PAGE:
Linking multiple datasets keeps them handy and accessible to anyone who views your project. As you’ll see below, it also creates a contextual workspace to make it easy to investigate these datasets together. You can still upload data files to your project for one-off analysis, as well as scripts, visualizations, documentation, etc. Speaking of workspaces…
You may already be familiar with some of the data exploration tools in data.world. The file preview displays the raw data with the data dictionary right alongside it. The query tool allows you to query within and across datasets using SQL or SPARQL. The exploratory visualization tool allows you to intelligently plot multiple variables to get a visual sense of the data.
Workspaces bring all three of these tools into one interface. We heard your feedback that it could be tricky to switch back and forth between these tools, so that’s now easier than ever! From any project screen, clicking the “Launch Workspace” button will take you there.
Here’s the main workspace screen. At the top left, your data sources are listed. These are all of the linked datasets (and any project files). Clicking on any data source will expand it, listing the files contained within. Selecting a file will load the file explorer with handy access to the data dictionary, visualization and query tools. “Back to all resources” will take you back to the main workspace sidebar at any time.
As you can see from the workspace sidebar, it’s easy to switch between files across all linked datasets, as well as any saved and published queries in the project.
Workspaces have brought enhancements to the query tool as well. The query tool is aware of your project context, so file and table names from linked datasets can be accessed without their fully qualified name. In this example, I can use table names drinks and lifeexpectancy_verbose instead of fully qualifying them like jboutros.`life-expectancy-who`.lifeexpectancy_verbose. The query autocomplete is also project-aware, so you’ll get autocomplete suggestions from every dataset in the project.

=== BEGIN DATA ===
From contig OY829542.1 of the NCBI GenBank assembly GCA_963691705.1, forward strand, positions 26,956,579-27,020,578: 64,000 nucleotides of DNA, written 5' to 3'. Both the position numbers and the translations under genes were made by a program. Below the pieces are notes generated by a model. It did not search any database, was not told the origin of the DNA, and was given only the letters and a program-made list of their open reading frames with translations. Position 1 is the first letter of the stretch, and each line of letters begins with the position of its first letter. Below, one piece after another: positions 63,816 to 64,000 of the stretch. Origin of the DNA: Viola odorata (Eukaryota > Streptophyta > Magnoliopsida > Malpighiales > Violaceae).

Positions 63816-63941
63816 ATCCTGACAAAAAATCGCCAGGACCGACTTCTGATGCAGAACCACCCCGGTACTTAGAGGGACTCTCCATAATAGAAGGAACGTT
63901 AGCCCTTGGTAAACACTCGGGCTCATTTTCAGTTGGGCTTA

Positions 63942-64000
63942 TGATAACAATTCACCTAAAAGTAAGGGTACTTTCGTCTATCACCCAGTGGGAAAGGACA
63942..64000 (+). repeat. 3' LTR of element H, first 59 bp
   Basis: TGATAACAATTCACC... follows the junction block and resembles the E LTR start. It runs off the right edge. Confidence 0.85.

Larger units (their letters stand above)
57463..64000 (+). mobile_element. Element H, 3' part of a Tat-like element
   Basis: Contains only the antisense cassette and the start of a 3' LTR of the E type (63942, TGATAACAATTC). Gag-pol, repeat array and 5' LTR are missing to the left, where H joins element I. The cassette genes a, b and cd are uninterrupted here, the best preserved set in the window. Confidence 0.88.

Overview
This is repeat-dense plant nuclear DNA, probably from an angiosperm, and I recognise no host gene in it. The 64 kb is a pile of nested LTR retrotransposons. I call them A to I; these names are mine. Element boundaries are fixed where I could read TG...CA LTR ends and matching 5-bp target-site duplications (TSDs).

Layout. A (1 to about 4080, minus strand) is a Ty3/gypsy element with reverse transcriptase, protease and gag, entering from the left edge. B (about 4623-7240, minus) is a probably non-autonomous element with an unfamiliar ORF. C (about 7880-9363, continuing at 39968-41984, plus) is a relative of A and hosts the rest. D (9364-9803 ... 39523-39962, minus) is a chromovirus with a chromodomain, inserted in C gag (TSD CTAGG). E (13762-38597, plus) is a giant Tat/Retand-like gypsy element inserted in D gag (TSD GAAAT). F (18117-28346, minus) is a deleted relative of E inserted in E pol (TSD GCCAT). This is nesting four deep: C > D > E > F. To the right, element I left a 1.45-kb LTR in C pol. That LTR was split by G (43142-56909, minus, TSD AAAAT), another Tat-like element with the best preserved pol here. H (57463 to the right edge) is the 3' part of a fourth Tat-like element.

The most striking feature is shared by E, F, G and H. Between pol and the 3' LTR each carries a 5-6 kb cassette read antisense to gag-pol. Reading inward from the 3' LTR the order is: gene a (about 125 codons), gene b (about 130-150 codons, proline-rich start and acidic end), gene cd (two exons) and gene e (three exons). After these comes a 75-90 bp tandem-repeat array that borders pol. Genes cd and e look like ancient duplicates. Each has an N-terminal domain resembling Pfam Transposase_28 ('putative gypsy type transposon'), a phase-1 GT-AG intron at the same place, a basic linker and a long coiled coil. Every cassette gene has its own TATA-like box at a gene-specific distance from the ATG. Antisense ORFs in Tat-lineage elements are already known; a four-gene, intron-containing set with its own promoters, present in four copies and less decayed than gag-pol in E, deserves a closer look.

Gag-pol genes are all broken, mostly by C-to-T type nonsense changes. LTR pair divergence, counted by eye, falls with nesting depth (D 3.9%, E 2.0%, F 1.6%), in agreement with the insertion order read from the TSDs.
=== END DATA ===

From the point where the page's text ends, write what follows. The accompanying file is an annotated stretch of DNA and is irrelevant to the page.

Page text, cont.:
We received so much positive early feedback about workspaces that we replaced the standalone versions of these tools inside datasets as well!
Insights are a way to showcase the questions, answers, analysis, and everything in between while working on a data project. Insights show up at the top of your Data Project’s overview page, helping everyone get up to speed quickly.
Clicking on any of these images will load the full insight, deep-linking you into a query, Markdown file, or (very soon) even a Python notebook. Insights have comment threads, allowing for discussion to live right next to the analysis that prompted it.
Insights are a great way to bubble up the key nuggets from analysis while staying just one click away from the work that generated it. They can be generated from any visualization from the workspace:
Insights can also be created from scratch, perhaps by uploading a visualization made using one of the data.world Python, R, or Tableau integrations.
Insights are under very active development, so expect to see a lot more coming!
We’ve expanded the activity feed and put it front and center on the project overview page. This way, the entire lifecycle of the project is represented and it’s easy to understand who is responsible for what. Speaking of the “who,” Data Projects are a fantastic way to collaborate with your team. Simply invite them to join your project, whether they already have a data.world account or not.
We’d love to hear from you as you explore Data Projects! I invite you to join our new data.world community Slack group, or submit feedback or support requests directly through the app.